New Lagonda All-Terrain concept teased ahead of Geneva reveal
Aston Martin will give us a thinly veiled glimpse at the first production model under the reformed Lagonda brand when it launches the car at next month’s Geneva Motor Show. And as Auto Express revealed last year, the debut machine will be a full-sized SUV rival to the Rolls-Royce Cullinan and Bentley Bentayga.
Previewed by a hazy teaser image, the Lagonda All-Terrain concept – which will morph into a production model in 2021 – will spearhead the prelaunch of the luxury brand under the stewardship of Dr Andy Palmer.
From the teaser image, it’s clear that the All-Terrain will bear familiar design cues to the Lagonda Vision Concept – the car that signalled the rebirth of the marque when it made its debut at last year’s Geneva show.
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The headlamps and grille arrangement dominate the bluff front end and seamlessly integrate into a one-piece design. Our exclusive images preview how the finished car could look.
No technical specifications on the Lagonda SUV have been announced, but Palmer has already confirmed that every model to launch under the Lagonda brand will be fully electric. Indeed, the architecture has been designed with solid-state battery technology in mind – the tech is considered to be the next big shift in electric vehicles, allowing for significantly reduced charging times and increased range.
Talking to Auto Express at the Lagonda’s launch, Palmer said: “There’s so much confusion around what is a hybrid electric – even the Government can’t get it right.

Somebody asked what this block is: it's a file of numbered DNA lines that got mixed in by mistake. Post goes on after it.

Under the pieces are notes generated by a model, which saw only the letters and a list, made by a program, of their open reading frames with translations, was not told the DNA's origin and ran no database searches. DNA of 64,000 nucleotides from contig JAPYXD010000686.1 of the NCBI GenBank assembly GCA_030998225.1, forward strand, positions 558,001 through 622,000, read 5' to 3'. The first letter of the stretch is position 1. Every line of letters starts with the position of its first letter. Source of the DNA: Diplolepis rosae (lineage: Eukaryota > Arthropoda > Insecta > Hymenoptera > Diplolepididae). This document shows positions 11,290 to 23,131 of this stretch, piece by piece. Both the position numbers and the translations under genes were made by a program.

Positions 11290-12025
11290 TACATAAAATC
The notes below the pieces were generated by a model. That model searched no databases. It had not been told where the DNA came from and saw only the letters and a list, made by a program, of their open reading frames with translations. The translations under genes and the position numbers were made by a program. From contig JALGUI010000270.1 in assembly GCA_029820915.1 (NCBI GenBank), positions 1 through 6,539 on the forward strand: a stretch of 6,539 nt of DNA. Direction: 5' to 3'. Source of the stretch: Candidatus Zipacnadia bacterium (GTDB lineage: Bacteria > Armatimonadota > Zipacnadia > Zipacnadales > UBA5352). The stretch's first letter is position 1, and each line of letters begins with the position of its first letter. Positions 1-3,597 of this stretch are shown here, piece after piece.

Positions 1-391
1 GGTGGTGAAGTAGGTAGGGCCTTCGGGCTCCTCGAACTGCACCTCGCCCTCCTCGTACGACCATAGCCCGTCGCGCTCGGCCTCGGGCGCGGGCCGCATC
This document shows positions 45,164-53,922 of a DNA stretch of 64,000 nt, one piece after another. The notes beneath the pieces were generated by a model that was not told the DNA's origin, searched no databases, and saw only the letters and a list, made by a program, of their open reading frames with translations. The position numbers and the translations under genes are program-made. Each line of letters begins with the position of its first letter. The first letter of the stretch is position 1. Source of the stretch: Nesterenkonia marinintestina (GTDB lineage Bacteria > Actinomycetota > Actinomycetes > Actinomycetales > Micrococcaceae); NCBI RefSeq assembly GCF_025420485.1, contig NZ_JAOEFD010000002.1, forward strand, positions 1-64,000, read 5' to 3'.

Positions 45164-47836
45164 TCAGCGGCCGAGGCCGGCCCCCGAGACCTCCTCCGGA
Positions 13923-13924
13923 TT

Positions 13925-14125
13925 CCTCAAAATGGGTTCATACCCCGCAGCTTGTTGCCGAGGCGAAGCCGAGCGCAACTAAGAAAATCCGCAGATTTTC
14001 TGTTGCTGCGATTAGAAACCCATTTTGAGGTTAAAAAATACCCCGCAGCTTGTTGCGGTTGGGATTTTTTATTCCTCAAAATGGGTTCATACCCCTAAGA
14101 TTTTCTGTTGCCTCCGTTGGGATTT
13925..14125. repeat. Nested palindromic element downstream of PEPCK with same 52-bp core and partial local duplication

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“So we demystify it; if it’s an Aston, it’s probably got a gasoline engine. But if it’s a Lagonda, you know what you’re getting: it’s 100 per cent electric. I’ve been a student of the electric [car] industry since it began, and nobody has replicated what [Elon] Musk did to create a purely 100 per cent electric car company.”
The production version of the All-Terrain concept will be the first of a fleet of zero-emission, luxury Lagondas. Following in its footsteps will be Rolls-Royce Phantom-rivalling saloon, and then possibly a more design-led coupe variant.
Palmer said: “Just being one [electric] car in a range doesn’t make a statement, while saying ‘This brand is electric’, and pinning your hopes and prayers on that technology I think is a more powerful statement that’s easier for the consumer to understand.”
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